Holiday Weekend

26 11 2009

In the back seat, all three kids strained against their seatbelts and craned their necks to get a good look at the big white tent in the parking lot of a large grocery store. “What is it?” Marco asked.

Hmmm. Should we just tell them? After all, the banner over the entrance to the tent was most unambiguous.

While we looked forward to this weekend because of Thanksgiving, Saturday is the Muslim holiday Aid el Kibir, which commemorates God’s provision of a sacrificial ram in place of Abraham’s son. The tradition here is that every family must purchase a ram, sheep, or goat and slaughter it.

So yes, the ram markets are everywhere – kind of like Christmas tree sales in the US – in parking lots and vacant fields. We have seen live sheep in luggage-rack-like cages on top of cars, on balconies, and even offered as a promotional bonus for buying a new stove from an appliance store.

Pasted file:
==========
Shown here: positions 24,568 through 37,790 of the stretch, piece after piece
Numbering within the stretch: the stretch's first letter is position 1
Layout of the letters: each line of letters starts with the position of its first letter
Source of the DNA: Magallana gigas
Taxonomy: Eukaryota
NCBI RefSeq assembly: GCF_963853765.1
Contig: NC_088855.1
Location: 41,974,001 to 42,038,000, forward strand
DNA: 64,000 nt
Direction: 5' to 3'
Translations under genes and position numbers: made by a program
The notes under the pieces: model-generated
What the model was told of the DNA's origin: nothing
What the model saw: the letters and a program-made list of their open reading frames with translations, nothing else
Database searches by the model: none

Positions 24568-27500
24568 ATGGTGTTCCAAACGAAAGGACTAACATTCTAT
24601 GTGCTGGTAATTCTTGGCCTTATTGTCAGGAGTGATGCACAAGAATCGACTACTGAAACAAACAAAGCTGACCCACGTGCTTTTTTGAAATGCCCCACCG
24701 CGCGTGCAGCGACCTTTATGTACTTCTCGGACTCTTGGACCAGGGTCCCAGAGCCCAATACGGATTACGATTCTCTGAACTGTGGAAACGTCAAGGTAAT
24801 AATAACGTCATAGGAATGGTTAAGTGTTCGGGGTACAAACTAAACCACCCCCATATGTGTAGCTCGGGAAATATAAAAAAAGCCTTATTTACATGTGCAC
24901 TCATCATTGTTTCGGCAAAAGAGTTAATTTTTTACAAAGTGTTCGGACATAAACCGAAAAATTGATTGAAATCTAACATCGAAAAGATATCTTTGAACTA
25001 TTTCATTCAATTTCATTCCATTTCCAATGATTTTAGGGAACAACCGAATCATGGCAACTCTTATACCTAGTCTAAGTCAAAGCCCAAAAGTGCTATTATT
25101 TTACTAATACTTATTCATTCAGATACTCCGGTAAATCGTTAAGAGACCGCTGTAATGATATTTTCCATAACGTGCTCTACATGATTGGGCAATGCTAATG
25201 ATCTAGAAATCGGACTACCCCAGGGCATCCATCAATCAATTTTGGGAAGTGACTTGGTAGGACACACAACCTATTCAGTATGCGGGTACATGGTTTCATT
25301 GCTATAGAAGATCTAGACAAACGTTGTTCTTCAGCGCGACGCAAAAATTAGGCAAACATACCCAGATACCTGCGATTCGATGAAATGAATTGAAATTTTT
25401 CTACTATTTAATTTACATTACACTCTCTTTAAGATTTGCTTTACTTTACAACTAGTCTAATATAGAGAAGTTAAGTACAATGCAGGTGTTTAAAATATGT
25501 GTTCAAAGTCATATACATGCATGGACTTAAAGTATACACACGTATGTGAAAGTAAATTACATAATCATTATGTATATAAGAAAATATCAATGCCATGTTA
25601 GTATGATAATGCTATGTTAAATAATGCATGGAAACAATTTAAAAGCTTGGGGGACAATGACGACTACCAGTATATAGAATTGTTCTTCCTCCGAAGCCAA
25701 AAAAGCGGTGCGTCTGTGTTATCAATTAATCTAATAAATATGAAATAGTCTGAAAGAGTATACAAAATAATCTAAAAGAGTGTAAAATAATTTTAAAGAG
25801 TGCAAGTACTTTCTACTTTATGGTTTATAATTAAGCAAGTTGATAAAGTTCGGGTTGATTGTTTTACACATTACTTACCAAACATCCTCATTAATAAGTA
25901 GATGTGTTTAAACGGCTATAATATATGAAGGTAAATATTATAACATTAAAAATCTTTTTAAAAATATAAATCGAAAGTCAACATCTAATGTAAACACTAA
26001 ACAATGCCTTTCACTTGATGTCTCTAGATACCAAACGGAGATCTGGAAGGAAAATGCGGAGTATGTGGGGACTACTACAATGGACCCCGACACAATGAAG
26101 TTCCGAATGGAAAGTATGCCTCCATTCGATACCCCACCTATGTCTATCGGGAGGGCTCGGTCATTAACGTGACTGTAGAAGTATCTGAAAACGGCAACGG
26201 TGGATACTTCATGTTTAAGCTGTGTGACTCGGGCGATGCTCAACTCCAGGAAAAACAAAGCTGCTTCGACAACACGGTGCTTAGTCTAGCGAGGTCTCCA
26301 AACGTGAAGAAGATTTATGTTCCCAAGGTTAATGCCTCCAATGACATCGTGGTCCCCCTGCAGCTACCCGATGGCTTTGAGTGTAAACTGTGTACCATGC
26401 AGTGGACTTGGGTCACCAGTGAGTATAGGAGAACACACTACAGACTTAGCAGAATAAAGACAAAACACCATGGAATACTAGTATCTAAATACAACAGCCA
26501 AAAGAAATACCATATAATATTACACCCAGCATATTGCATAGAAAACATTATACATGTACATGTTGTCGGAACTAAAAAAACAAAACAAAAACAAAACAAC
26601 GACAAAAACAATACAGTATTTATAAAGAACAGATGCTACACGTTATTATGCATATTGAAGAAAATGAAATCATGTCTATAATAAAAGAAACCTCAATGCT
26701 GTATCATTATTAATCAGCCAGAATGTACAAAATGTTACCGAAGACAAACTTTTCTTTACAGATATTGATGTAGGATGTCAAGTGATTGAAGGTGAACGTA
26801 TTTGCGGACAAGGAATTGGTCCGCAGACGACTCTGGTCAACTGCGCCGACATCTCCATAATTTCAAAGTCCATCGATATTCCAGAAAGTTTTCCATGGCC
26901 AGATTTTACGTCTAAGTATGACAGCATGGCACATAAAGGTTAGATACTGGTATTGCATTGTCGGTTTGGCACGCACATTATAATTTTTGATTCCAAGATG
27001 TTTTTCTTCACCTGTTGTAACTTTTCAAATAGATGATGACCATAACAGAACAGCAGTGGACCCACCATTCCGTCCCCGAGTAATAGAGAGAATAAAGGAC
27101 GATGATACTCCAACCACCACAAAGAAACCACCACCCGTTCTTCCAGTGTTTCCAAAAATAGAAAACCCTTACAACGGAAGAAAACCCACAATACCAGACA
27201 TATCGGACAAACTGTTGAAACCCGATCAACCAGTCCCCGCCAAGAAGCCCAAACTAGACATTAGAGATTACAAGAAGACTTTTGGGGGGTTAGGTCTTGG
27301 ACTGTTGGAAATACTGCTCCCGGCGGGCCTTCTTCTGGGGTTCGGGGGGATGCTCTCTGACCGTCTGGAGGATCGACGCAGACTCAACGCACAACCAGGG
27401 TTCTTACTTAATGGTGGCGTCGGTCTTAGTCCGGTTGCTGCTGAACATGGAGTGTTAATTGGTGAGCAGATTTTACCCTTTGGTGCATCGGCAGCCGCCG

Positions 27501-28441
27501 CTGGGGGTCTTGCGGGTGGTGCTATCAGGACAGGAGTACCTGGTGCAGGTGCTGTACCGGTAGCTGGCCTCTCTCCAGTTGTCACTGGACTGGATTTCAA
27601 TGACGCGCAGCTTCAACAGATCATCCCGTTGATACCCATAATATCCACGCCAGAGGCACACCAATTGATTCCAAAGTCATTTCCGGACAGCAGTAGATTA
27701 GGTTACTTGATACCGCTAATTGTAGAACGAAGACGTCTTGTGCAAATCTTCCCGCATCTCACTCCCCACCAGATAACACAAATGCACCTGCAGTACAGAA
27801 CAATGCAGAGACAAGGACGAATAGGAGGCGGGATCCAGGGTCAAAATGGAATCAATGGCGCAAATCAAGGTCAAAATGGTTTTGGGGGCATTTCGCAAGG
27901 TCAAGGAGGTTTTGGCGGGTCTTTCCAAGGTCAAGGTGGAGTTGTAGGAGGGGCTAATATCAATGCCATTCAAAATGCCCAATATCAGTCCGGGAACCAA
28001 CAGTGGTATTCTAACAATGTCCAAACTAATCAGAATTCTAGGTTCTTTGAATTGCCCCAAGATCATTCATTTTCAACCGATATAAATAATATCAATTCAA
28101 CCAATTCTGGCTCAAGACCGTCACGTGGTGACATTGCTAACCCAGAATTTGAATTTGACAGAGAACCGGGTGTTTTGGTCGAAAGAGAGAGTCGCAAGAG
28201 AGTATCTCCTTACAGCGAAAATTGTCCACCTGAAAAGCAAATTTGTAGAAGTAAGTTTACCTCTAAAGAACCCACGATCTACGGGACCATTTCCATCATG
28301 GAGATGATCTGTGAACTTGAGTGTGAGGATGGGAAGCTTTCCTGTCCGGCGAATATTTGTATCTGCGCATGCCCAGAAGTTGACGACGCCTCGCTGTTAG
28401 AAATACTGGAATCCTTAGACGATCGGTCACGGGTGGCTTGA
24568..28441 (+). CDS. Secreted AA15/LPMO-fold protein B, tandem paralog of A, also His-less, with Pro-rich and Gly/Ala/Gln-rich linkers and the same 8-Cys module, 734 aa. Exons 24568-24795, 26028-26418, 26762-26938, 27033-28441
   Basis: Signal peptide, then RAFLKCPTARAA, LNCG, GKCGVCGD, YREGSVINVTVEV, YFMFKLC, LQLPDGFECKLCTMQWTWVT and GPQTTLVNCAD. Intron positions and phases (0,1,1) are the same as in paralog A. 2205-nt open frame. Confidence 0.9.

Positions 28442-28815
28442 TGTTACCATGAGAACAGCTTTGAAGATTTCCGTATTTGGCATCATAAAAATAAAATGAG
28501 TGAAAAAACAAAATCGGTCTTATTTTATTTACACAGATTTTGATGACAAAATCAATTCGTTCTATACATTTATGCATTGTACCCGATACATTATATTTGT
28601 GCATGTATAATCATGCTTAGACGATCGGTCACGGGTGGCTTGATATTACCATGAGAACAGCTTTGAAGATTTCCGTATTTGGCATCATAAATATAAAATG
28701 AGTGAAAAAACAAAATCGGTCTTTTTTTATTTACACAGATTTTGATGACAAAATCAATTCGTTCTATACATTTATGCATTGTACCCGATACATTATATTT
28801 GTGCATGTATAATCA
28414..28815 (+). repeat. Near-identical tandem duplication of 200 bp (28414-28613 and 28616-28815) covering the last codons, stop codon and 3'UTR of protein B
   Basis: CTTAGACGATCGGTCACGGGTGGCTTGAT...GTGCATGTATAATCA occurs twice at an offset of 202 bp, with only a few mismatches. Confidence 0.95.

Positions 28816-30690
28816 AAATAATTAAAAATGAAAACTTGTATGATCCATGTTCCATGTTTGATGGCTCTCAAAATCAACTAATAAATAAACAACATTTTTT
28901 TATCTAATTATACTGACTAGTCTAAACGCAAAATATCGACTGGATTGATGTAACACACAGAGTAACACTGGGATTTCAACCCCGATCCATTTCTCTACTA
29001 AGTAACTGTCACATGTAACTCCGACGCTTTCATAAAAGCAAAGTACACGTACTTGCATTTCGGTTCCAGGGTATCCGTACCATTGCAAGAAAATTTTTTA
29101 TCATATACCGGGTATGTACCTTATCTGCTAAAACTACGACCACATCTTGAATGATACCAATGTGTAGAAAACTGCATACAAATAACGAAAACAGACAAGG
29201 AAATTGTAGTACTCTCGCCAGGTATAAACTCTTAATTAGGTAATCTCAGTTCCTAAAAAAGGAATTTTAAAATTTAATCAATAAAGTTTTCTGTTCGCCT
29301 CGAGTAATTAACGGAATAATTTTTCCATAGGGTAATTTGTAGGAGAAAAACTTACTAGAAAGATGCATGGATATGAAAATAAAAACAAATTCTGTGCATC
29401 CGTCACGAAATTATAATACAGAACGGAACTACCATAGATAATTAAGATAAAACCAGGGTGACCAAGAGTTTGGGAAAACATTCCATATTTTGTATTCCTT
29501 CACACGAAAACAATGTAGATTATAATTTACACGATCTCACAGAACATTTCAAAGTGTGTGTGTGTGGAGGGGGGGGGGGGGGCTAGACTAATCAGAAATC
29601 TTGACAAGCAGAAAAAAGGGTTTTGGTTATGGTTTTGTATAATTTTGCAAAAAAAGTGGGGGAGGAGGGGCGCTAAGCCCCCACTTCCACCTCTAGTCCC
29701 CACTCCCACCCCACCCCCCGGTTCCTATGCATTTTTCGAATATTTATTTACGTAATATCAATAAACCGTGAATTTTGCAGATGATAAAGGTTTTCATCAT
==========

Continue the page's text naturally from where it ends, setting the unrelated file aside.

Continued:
Our students and friends all have an Aid el Kibir story – mostly ones that don’t make for the most appetizing dinner conversation. And ubiquitous is the advice that if we go driving around on Saturday, we should get a babysitter and leave the kids at home: The blood flows, the streets are eerily quiet, and the air is pungent with the smell of burn hair and flesh rising in the smoke of the charcoal fires that dot the fields to roast whole ram heads for the first celebratory meal.

So what do you tell the kids?

“It’s kind of like a petting zoo,” Chrissy finally answered. “Only they just have rams, nothing else.”

Under his breath, Tony added, “They call it the killing fields.”


“Can we go in there?”

“Sure, we can go in to see the rams.”




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